Case Study Series

Stair Supplies

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Company History

Stair Supplies embodies some of the best qualities of a startup company: innovative, agile and growing.

Stair Supplies is not a start-up, but the company embodies some of the best qualities of one–innovative, agile and growing. Founded nearly two decades ago in 2004, it was originally an online sales company marketing stair supplies manufactured by others. Today, Stair Supplies manufactures its own premium stair systems and sells direct to homeowners, builders and contractors. With an almost 30-fold increase in production in the last decade and recent growth averaging between 50% and 70% annually, it maintains a start-up mentality. Not married to its batch processing system, the company has recently been “striving to automate all of our production into continuous flow,” specifically looking to implement a conveyer-based powdercoat line. 

The Project

Everything Came Together: The SpaceThe Funds& The Proof of Concept.  

By 2020, physical space as the major stumbling block was removed. The Goshen-based company had relocated to a new, larger facility in the same Northern Indiana community, and began making plans to implement the transition to a continuous flow process. “It was the right time,” said Brett Harbaugh, CFO of Stair Supplies. “We had the space. It was the right time from a budgetary standpoint, and there was this new opportunity for the Manufacturing Readiness Grant to help relieve some of the costs. That definitely helped push us even more to decide that it was time.”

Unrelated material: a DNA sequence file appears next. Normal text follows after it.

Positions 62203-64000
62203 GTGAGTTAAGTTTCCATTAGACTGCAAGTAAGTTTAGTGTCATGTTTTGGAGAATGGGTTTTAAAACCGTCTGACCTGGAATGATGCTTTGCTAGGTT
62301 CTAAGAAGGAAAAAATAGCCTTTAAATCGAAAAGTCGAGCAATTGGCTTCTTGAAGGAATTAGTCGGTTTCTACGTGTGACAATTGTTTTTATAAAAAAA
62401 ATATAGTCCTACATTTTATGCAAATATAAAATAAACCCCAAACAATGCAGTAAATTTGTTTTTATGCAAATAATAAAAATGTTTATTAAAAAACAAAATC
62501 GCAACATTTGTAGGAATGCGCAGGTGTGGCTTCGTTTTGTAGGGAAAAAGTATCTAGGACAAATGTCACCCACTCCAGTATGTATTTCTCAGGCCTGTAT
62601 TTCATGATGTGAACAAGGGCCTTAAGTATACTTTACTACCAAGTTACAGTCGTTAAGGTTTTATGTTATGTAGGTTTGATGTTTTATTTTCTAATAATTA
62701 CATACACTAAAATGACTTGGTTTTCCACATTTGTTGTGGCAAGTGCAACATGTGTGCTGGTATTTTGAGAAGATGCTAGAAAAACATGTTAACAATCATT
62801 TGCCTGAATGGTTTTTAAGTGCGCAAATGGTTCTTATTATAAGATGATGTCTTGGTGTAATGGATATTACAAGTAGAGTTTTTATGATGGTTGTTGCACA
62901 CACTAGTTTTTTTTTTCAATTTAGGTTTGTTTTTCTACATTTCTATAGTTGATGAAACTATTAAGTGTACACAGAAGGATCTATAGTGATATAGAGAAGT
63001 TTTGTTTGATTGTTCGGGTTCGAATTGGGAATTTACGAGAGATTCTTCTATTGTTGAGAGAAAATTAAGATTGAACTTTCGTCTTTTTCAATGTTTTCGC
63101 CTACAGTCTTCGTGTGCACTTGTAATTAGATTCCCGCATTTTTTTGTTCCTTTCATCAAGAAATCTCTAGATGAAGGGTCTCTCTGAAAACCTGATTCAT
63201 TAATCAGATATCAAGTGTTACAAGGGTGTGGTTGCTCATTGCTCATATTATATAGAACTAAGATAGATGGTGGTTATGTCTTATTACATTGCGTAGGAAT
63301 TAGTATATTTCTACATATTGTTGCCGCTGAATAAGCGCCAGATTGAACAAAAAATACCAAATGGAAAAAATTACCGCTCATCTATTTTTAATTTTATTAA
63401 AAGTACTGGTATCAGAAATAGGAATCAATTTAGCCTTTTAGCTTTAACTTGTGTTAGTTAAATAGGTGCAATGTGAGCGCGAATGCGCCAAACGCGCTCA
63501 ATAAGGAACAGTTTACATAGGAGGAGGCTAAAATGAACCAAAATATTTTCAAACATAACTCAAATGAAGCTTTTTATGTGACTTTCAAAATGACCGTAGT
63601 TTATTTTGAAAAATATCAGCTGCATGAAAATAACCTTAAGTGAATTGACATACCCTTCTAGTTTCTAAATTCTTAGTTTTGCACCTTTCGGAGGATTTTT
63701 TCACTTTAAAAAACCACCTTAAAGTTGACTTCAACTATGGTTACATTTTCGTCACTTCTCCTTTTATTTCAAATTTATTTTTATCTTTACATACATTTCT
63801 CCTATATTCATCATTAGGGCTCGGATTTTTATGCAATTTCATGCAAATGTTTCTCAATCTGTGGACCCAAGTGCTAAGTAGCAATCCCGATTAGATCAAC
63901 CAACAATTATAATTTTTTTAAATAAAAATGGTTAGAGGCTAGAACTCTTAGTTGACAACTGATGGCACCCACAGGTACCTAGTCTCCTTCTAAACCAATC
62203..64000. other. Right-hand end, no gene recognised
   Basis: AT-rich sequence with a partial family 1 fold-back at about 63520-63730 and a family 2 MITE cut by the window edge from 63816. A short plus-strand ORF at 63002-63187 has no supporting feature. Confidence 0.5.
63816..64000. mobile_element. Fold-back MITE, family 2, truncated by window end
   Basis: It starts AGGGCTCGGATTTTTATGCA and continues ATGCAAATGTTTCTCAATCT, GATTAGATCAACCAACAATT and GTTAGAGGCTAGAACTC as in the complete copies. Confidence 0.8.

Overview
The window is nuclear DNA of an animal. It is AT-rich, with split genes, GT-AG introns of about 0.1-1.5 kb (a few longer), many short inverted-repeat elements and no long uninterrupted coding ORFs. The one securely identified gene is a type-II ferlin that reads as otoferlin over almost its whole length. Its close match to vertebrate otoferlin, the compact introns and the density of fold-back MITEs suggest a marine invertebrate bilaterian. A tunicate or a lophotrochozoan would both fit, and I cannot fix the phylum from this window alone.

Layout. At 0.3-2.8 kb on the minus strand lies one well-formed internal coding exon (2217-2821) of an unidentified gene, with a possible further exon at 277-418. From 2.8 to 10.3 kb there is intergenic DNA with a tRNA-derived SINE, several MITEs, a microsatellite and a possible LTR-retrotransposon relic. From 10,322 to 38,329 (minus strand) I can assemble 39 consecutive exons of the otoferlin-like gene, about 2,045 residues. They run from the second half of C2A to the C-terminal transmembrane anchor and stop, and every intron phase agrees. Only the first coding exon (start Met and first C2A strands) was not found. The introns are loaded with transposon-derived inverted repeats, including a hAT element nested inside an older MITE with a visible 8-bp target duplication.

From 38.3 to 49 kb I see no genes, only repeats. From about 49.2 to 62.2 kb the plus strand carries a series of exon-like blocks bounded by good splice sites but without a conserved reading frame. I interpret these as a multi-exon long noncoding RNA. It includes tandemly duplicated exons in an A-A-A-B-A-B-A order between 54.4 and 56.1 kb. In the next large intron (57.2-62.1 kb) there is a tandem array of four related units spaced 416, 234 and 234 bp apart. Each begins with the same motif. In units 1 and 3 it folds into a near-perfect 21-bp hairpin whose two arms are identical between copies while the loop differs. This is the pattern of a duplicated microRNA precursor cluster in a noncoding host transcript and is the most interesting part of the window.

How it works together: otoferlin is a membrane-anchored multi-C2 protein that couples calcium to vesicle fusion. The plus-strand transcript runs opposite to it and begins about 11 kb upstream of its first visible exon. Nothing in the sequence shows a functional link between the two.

Manufacturing Readiness Grants provided by the Indiana Economic Development Corporation and administered by Conexus Indiana are available to Indiana manufacturers willing to make capital investments to integrate smart technologies. The smart technology and process investments being made at Stair Supplies to migrate from batch to continuous production for their custom order process met those requirements.  

Project Impact

Automated Power Coat Line to Propel Production Capacity & Improve Order Completion Rate. 

“In terms of measuring the success of the technology adoption project, it’s immediately doubling daily production of railing posts (‘posts’),” Rassi said. Under the current batch process, the goal has historically risen more than 20-fold in the last 15 years. That’s remarkable in itself, but there was no more runway to grow without major change. Rassi is aiming to double again this year under the new continuous flow process. “The big measure for success in my opinion, and we still have yet to prove it, but we’re on the verge of all the QR codes that guide conveyers to flow into the other conveyors. The key metric is order completion rate.” He’s convinced they will get there. “On average, one post has about 2.3 additional components,” he explained. So, if you do 1,000 posts you multiply that by 2.3 and that’s where you’ll see upwards of 3,300 parts a day going through the line. That number, with newer components and smaller pieces, keeps growing. So, a 10 post order, can easily have 30 to 40 pieces depending on the mounting hardware style.”  

“In terms of measuring the success of the technology adoption project, it’s immediately doubling daily production of railing posts (‘posts’),”